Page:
« on: March 09, 2010, 07:00:27 am »
I was just there last summer and in total have climbed the west side 3 times, descended the west side twice and the east side once.
1. From a road clearing perspective, it is hard to know when the pass will be open. Sometimes hikers and bikcers can get to Logan Pass before cars, but that is not always the case, and the east side of the road might be closed. The best thing you can do is check the park's web site as your trip progresses. The NPS gives daily updates on which portions of the road are open to whom. This summer the entirety of the road did not open until the 3rd week in June due to repair work necesitated by a huge avalanche during the winter. It could be open all the way the first week in June like it was when I was there in '00 or it could be closed into July You never know. We had intended to cross west to east last summer on June 22 but were forced to go around.
2. As noted, there is ongoing construction work that may cause delays and force you to share the road with convoys of dumptrucks. The trucks aren't that big of a deal. When you hear them coming, simply pull over and wait for them to pass.
3. IMO, and assuming you are going west to east, you should camp at Sprague Creek. It's small and thus not a zoo, and there are nice hiker-biker sites for $5/person. Lake McDonald Lodge (a must see) is a short walk away. Check out the room with the trophy heads then grab a beer at the bar and take it out lakeside. There is also a camp store, but buy groceries at the store in West Galcier as the camp store's slection is poor. From Sprague Creek it's about 13 miles to Logan Pass. Start very early to beat traffic, to give yourself enough time along the way to takes breaks and photos and for the best chance at spotting wildlife. If you are there mid to late June, you can hit the road at 6 a.m. and have plenty of light. Starting early is especially important this year as it is the park's centenial so heavier than normal crowds are expected. The first 6 or so miles you won't even know you are gaining altitude. You might see a bear cross the road along this stretch. The next 7 miles vary in grade, but there is nothing too steep. If you keep a moedrate pace you should have no trouble reaching Logan Pass by 11 a.m. When you get there, do the relatively short hike to Hidden Lake if the path isn't too snow covered.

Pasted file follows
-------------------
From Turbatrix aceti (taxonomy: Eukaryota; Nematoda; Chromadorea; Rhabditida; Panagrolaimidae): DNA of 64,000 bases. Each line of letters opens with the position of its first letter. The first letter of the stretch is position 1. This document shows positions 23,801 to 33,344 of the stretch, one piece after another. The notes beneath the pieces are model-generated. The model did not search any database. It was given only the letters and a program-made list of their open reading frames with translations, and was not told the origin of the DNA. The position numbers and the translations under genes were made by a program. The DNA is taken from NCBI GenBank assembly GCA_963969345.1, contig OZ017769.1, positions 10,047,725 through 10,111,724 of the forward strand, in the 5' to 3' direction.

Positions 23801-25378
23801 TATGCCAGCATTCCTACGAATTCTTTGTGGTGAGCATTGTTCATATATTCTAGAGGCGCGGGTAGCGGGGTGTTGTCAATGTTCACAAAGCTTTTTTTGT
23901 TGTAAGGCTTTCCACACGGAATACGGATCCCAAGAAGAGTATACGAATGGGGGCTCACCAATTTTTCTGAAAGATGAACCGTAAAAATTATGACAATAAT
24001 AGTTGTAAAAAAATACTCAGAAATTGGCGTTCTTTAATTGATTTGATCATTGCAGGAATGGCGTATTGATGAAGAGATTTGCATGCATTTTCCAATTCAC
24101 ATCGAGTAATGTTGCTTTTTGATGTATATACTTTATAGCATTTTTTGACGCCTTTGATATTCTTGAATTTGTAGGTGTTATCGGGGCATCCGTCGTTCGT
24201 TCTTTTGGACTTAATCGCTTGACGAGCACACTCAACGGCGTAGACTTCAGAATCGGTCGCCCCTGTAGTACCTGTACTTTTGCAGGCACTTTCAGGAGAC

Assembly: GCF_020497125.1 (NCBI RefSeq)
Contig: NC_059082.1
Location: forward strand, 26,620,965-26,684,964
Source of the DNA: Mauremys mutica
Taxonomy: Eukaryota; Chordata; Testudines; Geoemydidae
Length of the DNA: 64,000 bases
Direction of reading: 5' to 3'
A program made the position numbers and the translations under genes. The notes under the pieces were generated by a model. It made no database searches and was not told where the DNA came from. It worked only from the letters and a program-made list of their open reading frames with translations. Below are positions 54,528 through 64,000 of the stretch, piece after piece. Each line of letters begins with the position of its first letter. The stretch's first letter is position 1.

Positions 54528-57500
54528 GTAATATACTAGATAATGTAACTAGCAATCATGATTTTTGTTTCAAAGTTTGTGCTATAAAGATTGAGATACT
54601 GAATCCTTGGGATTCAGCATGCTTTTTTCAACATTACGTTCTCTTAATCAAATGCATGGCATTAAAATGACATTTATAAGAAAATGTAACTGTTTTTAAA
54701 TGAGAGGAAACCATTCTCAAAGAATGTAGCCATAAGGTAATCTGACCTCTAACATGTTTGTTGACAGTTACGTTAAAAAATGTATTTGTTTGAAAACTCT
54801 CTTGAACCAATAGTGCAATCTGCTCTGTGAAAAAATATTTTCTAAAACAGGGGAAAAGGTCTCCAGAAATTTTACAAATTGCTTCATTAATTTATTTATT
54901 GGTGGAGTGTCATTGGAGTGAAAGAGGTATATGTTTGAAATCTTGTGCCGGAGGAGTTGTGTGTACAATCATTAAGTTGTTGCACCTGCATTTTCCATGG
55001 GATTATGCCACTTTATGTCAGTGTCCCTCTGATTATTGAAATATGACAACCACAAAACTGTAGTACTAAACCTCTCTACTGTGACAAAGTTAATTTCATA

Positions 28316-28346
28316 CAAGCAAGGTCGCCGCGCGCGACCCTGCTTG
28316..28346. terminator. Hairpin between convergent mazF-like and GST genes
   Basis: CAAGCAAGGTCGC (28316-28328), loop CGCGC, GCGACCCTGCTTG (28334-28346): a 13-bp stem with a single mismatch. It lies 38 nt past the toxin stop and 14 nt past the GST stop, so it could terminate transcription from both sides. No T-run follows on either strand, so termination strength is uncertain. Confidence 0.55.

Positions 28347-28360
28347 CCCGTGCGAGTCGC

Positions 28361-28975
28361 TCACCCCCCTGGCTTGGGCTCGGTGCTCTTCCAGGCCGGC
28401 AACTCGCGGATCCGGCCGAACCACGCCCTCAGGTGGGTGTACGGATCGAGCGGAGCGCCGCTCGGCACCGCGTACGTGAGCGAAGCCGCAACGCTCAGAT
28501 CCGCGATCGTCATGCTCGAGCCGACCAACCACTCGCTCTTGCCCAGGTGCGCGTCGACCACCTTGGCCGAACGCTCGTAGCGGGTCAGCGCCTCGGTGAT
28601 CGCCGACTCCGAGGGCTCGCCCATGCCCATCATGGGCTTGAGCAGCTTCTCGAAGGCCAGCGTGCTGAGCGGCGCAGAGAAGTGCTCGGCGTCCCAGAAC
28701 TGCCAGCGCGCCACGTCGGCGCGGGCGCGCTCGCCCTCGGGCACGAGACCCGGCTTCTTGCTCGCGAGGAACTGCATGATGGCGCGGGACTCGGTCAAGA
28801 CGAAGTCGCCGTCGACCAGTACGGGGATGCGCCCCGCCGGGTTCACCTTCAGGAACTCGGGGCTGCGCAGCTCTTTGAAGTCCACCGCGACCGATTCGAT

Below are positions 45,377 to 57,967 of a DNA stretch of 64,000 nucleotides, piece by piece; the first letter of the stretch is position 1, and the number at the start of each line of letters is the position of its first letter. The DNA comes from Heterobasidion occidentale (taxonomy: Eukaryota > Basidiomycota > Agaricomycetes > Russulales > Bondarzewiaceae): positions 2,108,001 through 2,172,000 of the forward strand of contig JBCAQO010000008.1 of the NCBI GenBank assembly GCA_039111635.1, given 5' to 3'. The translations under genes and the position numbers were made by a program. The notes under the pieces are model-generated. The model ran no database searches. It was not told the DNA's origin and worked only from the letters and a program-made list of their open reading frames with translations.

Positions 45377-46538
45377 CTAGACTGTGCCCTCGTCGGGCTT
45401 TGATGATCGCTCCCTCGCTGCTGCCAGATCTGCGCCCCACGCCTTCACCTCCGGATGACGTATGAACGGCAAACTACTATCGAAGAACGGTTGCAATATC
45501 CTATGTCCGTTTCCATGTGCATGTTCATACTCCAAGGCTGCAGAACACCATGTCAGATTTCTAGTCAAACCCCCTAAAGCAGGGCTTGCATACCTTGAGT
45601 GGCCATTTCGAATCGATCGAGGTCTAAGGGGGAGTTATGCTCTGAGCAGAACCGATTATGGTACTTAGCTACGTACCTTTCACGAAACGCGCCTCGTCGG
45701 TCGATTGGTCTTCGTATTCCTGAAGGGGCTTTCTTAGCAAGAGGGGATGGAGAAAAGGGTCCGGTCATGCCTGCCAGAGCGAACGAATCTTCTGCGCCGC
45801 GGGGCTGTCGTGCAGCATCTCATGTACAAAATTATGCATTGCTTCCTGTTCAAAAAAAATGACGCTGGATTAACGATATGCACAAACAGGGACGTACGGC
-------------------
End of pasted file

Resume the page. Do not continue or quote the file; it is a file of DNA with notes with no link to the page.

4. If you want to give yourself more time, camp at Avalanche Campground east of Sprague Creek. But note that there is no food there so you will have to carry. Also, because both are east of the Apgar Turnoff mentioned below, you cannot ride to them between 11 a.m. and 4 p.m. If you stay in the Whitefish area, sleep in, ride to West Glacier in the afternoon (heed the map warning about staying off U.S. 2), pick up groceries and head to either campground one the bike ban lifts at 4 p.m.
5. If Logan Pass won't open in time to fit into your schedule, you will have to go around via U.S. 2 from W. Glaicer to East Glacier, MT 49 to Kiowa and U.S 89 N to St. Mary. We did that last summer in the opposite direction. It's roughly 90 miles. You could break it up into two days by staying in E. Glacier, where there are motel, camping and a hostel.